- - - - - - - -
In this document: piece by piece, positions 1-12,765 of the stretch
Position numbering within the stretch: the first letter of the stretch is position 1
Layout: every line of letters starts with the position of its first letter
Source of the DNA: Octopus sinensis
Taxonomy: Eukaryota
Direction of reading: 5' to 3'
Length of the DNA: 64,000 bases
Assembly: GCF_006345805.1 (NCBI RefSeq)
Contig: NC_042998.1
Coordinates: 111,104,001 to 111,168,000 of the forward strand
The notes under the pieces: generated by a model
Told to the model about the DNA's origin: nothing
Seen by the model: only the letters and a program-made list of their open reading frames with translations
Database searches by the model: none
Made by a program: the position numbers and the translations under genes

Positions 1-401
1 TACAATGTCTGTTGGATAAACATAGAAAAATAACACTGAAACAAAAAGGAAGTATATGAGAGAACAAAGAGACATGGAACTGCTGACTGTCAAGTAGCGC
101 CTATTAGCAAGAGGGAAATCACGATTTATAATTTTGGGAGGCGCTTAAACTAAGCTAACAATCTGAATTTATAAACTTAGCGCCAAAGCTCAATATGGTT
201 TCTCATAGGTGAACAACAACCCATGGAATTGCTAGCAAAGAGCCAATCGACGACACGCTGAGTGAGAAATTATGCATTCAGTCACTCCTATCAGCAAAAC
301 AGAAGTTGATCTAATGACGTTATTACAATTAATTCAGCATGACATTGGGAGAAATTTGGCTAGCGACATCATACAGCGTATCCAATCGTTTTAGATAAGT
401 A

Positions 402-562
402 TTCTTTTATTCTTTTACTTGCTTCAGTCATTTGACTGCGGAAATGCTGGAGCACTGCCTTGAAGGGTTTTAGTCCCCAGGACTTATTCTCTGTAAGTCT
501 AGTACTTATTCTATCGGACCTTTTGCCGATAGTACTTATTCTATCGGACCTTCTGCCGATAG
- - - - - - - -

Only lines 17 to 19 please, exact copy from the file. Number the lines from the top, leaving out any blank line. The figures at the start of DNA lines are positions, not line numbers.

1 TACAATGTCTGTTGGATAAACATAGAAAAATAACACTGAAACAAAAAGGAAGTATATGAGAGAACAAAGAGACATGGAACTGCTGACTGTCAAGTAGCGC
101 CTATTAGCAAGAGGGAAATCACGATTTATAATTTTGGGAGGCGCTTAAACTAAGCTAACAATCTGAATTTATAAACTTAGCGCCAAAGCTCAATATGGTT
201 TCTCATAGGTGAACAACAACCCATGGAATTGCTAGCAAAGAGCCAATCGACGACACGCTGAGTGAGAAATTATGCATTCAGTCACTCCTATCAGCAAAAC